Q&A: Salman Rushdie Talks 'Midnight's Children,' Other Projects

'I'm just beginning one,' says famously-fatwaed author of new novel

Salman Rushdie, author of 'Midnight's Children'
Stephen Lovekin/Getty Images
Salman Rushdie, author of 'Midnight's Children'
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With Midnight's Children, author Salman Rushdie brings his 632-page, Booker Prize-winning novel to the big screen. Directed by Deepa Mehta, known for the Oscar-nominated Water, the magical realist drama follows the story of two boys – one poor, one rich – both born on August 15, 1947, the night of India's independence from Great Britain. Switched at birth by a socialist-leaning nurse, their young lives parallel the birth of modern India, Pakistan, and Bangladesh. In anticipation of the film's April 26 opening, Rushdie spoke with Rolling Stone about the challenges of screenwriting, the influence of Quentin Tarantino, and his reluctant addiction to Game of Thrones.

Did you feel comfortable writing a screenplay?
I've written screenplays before, they just haven't been made. There was an idea to make a movie of my novel The Ground Beneath Her Feet, but it didn't come to anything. I actually spent my younger days writing advertising commercials, and I've written a lot of very short scripts, too. My way of writing a screenplay is you close your eyes and watch the movie in your head, then you open your eyes and write it down.

Have you wanted to adapt Midnight's Children for a while?
No. In fact, I hadn't been thinking about it at all. It was a happy series of accidents that brought it into being. But if I were to do it again, I'd prefer to write original material for the screen, instead of adapting.

You also helped adapt the book for a Royal Shakespeare Company production. How was that project different from this one?
The stage version wasn't that much help in the end. The way the novel is written, Saleem, the hero, narrates the story retrospectively to a woman who works in the pickle factory where he's ended up. On the stage, you can do that. But on screen, I thought it would seem intrusive to constantly cut back to a couple of people talking. It would break the audience's emotional connection to the story. So I had to completely rethink it for the screen.

What movies were you thinking about when you wrote this treatment?
The great [Luchino] Visconti film, The Leopard. It also has this quality of epic action and revolution, combined with a very intimate family story at its heart. We thought we needed to find that tone of voice, one that allowed us to move from intimacy to epic. Another was a great film by the Japanese director Kenji Mizoguchi called Ugetsu, which means "ghost." That gave us some clues on how to handle the magical realism part of the story. The thing that is interesting about Ugetsu is that the ghost isn't treated in a ghostly way. The ghost is treated as a character. We thought there was a clue there. If we had these magic children, when they appeared, they would have to behave – and be shot – to look like a real group of children. 

You're no stranger to appearing in movies, too. My favorite is your cameo in Bridget Jones' Diary.
You know, acting was always my unscratched itch, when I was in college and even afterwards. It was the only other thing I seriously thought about doing with my life. I probably made the right decision by not going that way, but every so often, that itch does recur, and if I have a chance to scratch it, I will.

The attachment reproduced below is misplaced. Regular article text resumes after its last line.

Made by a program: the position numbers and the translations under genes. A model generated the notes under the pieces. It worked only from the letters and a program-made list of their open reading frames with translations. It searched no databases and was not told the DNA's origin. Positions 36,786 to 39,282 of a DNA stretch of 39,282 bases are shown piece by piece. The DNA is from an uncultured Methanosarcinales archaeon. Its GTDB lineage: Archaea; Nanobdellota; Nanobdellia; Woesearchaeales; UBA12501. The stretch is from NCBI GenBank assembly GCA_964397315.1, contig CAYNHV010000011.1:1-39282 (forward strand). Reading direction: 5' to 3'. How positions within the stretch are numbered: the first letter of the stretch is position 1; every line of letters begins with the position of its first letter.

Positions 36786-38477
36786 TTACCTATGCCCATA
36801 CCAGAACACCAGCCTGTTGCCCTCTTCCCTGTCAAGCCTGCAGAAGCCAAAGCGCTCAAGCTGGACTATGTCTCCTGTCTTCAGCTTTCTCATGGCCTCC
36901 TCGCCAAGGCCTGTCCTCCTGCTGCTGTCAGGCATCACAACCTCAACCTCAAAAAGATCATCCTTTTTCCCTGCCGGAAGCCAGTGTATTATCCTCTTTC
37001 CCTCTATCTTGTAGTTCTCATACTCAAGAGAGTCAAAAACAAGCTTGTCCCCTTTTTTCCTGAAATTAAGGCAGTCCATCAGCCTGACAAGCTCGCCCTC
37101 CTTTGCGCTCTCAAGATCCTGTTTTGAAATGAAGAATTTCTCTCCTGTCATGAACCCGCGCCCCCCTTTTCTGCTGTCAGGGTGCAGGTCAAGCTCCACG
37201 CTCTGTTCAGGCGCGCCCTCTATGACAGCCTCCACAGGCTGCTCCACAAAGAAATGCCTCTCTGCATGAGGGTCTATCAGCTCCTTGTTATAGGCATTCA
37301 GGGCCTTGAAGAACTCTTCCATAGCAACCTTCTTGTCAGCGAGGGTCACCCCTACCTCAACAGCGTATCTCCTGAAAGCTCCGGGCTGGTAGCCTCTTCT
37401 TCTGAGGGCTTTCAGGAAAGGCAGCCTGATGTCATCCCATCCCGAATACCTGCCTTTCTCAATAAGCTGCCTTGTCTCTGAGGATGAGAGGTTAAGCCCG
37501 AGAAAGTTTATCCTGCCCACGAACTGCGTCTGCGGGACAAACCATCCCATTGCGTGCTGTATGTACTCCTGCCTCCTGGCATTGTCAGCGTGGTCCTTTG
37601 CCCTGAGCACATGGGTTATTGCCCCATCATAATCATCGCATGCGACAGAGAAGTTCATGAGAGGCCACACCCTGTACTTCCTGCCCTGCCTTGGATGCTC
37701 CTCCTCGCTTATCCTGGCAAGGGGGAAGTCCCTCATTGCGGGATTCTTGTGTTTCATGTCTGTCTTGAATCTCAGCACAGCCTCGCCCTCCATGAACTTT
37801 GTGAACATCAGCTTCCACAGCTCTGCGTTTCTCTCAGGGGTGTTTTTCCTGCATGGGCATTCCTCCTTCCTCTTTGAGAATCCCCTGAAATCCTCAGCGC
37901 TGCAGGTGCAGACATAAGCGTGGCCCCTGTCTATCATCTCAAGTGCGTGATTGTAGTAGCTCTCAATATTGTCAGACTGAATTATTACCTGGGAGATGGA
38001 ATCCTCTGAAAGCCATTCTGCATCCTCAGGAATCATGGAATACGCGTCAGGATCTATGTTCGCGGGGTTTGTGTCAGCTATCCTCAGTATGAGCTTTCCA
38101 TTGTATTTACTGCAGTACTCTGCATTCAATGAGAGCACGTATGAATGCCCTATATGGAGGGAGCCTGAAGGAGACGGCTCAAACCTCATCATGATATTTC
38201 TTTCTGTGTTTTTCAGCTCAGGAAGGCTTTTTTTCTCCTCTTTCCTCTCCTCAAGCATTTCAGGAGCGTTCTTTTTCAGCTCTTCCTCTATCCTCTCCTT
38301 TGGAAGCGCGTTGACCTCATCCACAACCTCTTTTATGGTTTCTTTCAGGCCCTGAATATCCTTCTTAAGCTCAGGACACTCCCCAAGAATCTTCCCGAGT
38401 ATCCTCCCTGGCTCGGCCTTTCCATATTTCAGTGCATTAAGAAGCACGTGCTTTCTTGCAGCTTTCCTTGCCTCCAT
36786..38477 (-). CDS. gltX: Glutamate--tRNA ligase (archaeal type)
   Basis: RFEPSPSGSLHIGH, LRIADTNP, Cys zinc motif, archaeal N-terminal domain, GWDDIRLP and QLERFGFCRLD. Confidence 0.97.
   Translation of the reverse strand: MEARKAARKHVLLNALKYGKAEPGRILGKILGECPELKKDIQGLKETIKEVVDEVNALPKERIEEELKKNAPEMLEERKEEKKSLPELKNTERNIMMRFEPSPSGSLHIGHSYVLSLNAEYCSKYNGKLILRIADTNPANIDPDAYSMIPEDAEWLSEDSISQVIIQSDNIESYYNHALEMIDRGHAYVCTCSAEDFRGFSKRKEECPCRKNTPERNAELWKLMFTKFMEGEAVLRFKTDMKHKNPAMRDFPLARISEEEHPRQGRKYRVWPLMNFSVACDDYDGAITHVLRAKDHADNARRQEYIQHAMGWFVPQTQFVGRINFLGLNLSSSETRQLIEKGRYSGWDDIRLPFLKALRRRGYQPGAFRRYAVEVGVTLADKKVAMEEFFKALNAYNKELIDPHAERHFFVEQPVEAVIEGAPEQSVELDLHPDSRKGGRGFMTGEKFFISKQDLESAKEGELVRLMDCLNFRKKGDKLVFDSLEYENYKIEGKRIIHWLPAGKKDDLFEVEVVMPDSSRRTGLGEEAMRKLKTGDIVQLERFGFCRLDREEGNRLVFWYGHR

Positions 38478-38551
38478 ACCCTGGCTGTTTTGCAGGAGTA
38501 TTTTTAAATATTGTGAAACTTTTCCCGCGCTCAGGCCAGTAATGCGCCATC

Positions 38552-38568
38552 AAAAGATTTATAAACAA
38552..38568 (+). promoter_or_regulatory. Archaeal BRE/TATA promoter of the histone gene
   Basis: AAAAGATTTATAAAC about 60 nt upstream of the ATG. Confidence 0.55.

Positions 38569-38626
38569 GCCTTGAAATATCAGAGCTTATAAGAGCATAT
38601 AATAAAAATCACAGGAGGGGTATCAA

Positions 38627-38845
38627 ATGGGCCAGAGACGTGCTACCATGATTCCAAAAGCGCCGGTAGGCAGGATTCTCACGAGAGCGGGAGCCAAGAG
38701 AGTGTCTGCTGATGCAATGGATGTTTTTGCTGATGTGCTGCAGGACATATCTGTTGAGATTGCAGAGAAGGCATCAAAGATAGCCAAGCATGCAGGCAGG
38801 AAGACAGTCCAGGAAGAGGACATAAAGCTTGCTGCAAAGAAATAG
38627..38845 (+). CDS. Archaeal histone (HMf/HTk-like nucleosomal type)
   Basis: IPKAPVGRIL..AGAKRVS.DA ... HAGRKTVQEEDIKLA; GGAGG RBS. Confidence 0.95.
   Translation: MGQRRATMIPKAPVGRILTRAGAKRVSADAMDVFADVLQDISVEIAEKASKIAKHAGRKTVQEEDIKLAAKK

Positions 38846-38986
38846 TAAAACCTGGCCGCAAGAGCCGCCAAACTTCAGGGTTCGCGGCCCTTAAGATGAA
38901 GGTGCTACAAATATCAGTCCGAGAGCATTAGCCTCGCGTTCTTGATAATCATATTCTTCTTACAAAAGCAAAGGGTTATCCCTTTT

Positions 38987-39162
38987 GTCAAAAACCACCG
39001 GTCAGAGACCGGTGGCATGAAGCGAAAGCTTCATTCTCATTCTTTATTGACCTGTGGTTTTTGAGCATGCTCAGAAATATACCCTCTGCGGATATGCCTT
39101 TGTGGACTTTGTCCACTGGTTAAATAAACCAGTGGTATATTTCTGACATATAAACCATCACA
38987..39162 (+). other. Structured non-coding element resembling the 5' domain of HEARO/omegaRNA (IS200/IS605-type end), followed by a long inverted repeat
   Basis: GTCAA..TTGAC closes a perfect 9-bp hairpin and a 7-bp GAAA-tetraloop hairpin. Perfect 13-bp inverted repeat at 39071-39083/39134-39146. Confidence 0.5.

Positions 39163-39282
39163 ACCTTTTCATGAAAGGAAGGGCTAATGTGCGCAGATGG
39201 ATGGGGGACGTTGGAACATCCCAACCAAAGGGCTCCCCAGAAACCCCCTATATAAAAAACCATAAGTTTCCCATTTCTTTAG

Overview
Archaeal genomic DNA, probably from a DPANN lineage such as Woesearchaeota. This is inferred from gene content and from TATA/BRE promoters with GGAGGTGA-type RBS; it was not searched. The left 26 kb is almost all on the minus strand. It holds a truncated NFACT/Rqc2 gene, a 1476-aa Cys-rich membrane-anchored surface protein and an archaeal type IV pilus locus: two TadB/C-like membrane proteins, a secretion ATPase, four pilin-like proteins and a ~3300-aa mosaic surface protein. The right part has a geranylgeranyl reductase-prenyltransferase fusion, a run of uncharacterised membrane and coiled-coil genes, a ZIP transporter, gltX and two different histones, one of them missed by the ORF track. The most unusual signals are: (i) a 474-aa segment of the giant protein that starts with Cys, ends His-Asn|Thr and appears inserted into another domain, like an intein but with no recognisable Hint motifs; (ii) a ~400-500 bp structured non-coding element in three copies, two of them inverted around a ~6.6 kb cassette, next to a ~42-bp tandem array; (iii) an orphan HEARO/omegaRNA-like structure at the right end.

How much were you influenced by Indian cinema?
We both, Deepa more than I, are steeped in Indian cinema, and it did help us with the casting. Siddharth, who plays Saleem's alter ego, Silva, and the actor Shriya Saran, who plays Parvati the Witch, are big stars in South Indian cinema. The boy who plays the younger Saleem, Darsheel Safary, was somebody that I saw in the Aamir Khan movie Like Stars on Earth a couple years ago. There's a scene in the film where Saleem follows his mother to this café, and while he's watching her, on his right, there's a giant poster of the movie Mother India, which is a deliberate reference to that iconic film, a kind of Indian Gone With the Wind. In some ways, our film is about Mother India, too. 

Did you vising the set and watch dailies?
No. At that time, Deepa and I developed a relationship of real trust. I just said to her, go make the film, and I'll see you in the cutting room.

Which scenes were the most difficult to write?
The last third of the film gets dark – there are some violent interrogation and torture scenes. Those were very tough to write. Oddly, the solution I found was to write the dialogue of the torturers almost like black comedy. There's a little touch of Quentin Tarantino in there, a little bit of Reservoir Dogs

Your next project is The Next People, a Showtime science fiction series. Where are you with that?
I did three drafts of a script, and they declared themselves to be very happy. But at this point, there is no green light, so we just wait.

Are you interested in a career move towards television?
The sixty-minute drama form has become very rich. There is so much good work going on in that area, almost novelistic work. I've been tempted, but we'll see.

Which shows are your favorites?
I have to say, that after some initial resistance, I'm now a complete Game of Thrones addict. 

Who is your favorite character?
I'm very proud of the fact that we got Charles Dance into Midnight's Children to play William Methwold. We actually have the head of the Lannister dynasty in our movie!

What's next? Are you working on another novel?
I'm just beginning one. I've got a fish on the line. I just hooked something, so I'm trying to reel it in to see how big it is.

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